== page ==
Scrap “discredited” council tax says prominent group

Council-tax-bill-969753435

​Group of campaigners and academics forms to offer an alternative to the council tax

22nd February 2015 by Robert Armour 0 Comments

Scotland’s “discredited” council tax should be abolished – to be replaced by a fairer, more equitable property tax, says a newly formed campaign group.

Scottish Property Tax Reform (SPTR) said it has been formed to make the case for a fair system of property taxation, believing the council tax undermines local democracy.

It comes as the Scottish Government launched a commission to seek an alternative to the council tax with SPTR aiming to influence its work and put forward propositions for replacements.

Members of the group include Professor Mark Stephens, Professor Glen Bramley and Professor Mike Danson of Heriot Watt University; land activist Andy Wightman; Professor Richard Kerley of Queen Margaret University; Professor Ken Gibb of Glasgow University and Professor Jim Gallagher of Nuffield College, Oxford.

They say property taxes can help make housing more affordable – reversing the trend that has priced more and more people out of housing.

Property taxes also reduce boom-and-bust cycles in the housing market they claim.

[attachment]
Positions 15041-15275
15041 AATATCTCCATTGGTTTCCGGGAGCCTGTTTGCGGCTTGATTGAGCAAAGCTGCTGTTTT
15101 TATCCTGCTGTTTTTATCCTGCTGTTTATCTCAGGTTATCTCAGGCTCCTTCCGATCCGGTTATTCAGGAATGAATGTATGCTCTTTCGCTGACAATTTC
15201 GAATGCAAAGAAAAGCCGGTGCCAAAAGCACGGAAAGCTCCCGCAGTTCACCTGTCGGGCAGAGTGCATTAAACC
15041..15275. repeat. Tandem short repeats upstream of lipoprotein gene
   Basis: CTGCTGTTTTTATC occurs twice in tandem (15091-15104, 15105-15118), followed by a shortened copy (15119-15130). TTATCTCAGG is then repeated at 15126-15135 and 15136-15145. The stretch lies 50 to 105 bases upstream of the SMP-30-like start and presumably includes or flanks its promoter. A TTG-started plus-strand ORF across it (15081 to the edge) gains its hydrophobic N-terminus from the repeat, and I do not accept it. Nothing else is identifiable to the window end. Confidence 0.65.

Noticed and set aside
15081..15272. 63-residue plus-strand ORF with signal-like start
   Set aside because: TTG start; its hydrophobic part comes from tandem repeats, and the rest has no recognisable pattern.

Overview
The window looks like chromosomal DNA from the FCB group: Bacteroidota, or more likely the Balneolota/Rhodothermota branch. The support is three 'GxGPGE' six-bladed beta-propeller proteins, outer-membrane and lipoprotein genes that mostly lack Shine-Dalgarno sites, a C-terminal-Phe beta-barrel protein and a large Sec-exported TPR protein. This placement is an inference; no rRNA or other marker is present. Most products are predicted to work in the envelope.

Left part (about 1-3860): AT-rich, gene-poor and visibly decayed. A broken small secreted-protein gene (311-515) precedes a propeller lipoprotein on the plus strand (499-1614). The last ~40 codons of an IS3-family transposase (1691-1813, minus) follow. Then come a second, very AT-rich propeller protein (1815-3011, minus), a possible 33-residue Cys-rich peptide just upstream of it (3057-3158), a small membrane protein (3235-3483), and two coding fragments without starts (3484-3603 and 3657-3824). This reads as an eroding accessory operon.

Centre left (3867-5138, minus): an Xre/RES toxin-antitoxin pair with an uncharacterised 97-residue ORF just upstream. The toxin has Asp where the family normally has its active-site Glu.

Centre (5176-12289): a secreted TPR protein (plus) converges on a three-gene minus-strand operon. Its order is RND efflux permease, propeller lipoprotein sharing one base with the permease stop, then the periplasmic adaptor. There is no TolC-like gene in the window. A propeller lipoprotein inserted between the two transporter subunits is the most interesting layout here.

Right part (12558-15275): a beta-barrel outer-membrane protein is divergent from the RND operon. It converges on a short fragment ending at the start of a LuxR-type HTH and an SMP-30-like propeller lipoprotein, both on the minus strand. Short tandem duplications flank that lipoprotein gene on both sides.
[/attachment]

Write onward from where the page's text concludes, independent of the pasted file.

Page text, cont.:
These cycles allow a few people to get rich, but at the cost of leaving thousands of people in negative equity and having their homes repossessed when prices fall, says the group. 

It is based on property values that are almost a quarter of a century out of date

Professor Mark Stephens, who is the convenor of the new group, said: “The council tax is unfair, but politicians have been reluctant to reform it.

"It is based on property values that are almost a quarter of a century out of date. It is now so discredited that it has been frozen for years and this is undermining local democracy in Scotland. 

“Members of the group are concerned about the lack of understanding about how property taxes work.

“It intends to provide information and briefings for politicians and political parties, as well as improving the quality of information and analysis available to the public through the media and other sources.”

The council tax was introduced in Scotland in April 1993, when it replaced the poll tax, which in turn replaced domestic rates in 1989.

Intended to be a hybrid property tax and charge for local services, the tax places properties into one of eight bands, based on their 1991 value – a system that is outdated claims SPTR.

The SNP was committed to introducing a form of income tax to replace the council tax in its 2007 manifesto.

Its proposal to use the Scottish Government’s tax varying powers meant that this would have in effect been a national tax, and failed to gain the support of the Liberal Democrats which support a local income tax.

But these plans were abandoned by the SNP once in government.

Stephens added: “We must move away from the idea that economic prosperity can be founded on artificially inflated house prices,” he said.

“It is time to shift the burden of taxation away from unproductive assets and back into the real economy.”

Comments

Please enter the word you see in the image below: